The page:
If you're moving from a traditional sales process to an inbound sales process, you need to shift the focus within the stories you tell.
Most companies try to make their own business or product the hero, but with inbound sales, you have to make your prospect the hero.
Not sure what I mean by that? Well, when you talk to prospects, what's the focus of your story? Is it your company, your product, you? If you’re telling prospects, “Don’t worry. What we do will save the day,” you’re making YOU the hero of the story. What we’re suggesting is that you change the focus to, “Don’t worry. After we’re finished, you’re going to look like a star for bringing us in.” Now, your prospect is the hero.
This might seem subtle or even inconsequential, but to your prospects, it means everything. Making them the hero gets them involved emotionally. And if you’ve been listening, you know that people buy emotionally first and rationalize second.
Here are some tips on how to make your sales stories feature your prospect as the hero.
Help them see how their life is going to be better if they choose your company.
This one might sound obvious, but you’d be surprised how many sales people actually run right past this. You have to ask enough questions and know enough about a prospect’s business to start telling these stories.
You really need to understand their sales process if you're going to show them how it'll be compacted. You have to know about their sales people in order to illustrate how those who feel challenged are going to be able to work differently. You must identify their close rate in order to help them see what an increase in this rate means to them from a revenue perspective. Each of these items puts your prospect at the center of the story, making them a hero to their bosses and peers.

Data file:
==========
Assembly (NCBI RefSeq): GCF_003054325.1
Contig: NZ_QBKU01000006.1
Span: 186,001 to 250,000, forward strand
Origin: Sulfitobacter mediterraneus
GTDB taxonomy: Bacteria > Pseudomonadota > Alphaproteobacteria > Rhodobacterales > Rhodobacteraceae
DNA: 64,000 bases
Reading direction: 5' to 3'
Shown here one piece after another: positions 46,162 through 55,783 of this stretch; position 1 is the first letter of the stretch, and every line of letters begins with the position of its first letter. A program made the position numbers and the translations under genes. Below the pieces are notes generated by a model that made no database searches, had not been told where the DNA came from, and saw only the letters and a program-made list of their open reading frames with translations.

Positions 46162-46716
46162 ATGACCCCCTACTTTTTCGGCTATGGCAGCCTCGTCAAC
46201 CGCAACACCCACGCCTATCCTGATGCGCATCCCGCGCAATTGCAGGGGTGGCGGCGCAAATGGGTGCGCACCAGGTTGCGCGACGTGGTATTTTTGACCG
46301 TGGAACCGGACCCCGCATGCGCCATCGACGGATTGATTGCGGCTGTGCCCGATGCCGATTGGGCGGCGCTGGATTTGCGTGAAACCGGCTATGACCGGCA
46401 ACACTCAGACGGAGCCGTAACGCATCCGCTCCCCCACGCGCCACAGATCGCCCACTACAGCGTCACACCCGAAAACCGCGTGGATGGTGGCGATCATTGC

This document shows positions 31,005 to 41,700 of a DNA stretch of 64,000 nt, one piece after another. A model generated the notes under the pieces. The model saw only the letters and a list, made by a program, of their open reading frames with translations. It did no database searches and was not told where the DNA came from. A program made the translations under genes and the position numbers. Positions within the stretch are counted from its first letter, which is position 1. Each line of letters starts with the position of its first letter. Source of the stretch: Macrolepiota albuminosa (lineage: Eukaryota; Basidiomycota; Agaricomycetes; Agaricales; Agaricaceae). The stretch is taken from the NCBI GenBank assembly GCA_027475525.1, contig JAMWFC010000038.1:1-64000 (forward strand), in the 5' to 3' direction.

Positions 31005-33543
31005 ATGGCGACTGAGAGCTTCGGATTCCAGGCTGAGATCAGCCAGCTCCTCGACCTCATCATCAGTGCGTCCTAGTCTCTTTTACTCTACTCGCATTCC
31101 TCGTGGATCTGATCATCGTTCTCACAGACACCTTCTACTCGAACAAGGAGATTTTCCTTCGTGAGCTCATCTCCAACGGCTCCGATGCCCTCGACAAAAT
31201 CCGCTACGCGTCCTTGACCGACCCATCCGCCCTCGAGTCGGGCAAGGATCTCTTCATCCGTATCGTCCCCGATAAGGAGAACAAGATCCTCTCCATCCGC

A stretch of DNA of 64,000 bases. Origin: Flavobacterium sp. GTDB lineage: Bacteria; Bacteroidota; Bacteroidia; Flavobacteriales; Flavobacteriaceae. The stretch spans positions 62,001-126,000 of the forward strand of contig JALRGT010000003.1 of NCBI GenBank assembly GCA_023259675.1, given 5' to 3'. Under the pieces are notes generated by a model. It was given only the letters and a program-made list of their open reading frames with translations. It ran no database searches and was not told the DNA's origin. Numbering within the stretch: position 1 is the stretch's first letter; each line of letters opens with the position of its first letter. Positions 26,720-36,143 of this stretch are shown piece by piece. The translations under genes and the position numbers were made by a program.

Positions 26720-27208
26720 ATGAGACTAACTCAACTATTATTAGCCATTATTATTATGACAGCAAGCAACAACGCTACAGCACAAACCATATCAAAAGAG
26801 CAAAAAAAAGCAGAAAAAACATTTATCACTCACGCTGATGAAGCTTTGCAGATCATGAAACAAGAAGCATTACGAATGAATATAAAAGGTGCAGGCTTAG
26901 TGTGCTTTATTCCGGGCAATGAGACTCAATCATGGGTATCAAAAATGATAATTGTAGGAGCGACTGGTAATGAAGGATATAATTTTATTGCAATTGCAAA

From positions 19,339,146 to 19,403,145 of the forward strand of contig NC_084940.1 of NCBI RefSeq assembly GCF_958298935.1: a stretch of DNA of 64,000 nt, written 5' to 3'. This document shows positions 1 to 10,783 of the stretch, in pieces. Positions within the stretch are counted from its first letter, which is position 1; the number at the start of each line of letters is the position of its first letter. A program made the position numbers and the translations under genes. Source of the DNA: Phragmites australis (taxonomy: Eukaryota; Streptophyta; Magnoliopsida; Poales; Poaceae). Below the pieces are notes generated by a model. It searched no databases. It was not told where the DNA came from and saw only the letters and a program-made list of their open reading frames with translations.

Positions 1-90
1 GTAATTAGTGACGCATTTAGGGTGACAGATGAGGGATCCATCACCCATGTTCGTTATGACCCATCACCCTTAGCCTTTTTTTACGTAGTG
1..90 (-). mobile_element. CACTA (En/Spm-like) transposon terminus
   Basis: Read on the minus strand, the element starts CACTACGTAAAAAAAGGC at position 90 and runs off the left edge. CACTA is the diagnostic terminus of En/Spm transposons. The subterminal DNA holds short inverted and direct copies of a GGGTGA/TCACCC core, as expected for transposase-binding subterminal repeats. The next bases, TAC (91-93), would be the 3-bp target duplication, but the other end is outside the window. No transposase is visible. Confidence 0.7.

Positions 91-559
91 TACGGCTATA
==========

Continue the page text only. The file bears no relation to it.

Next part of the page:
Share stories of how others like them achieved the results you’re promising.
This isn’t wildly different from what most good sales people do now. Sharing stories about other businesses is Sales 101. If you want to make your prospect the hero, however, you have to take it a little further and connect the story to their specific situation.
“You see, this company that we worked with had a similar situation, and they were able to change how they rolled out their product by using our software. In your case, it would work in a similar way, but we’d want to tailor the rollout to your specs so that your smaller team doesn’t become overwhelmed.”
Model the exact results for their business.
When you tell prospects about the results that others attained, it only goes so far. It’s easy for those people to think to themselves, “Well, that business is different from mine. They had a great leader, and they’ve been doing it for three years already.” It’s too easy for them to dismiss your story.
But, when you show them results for their business, based on their requirements, priorities and constraints, there isn’t much they can do to discount what you’re telling them.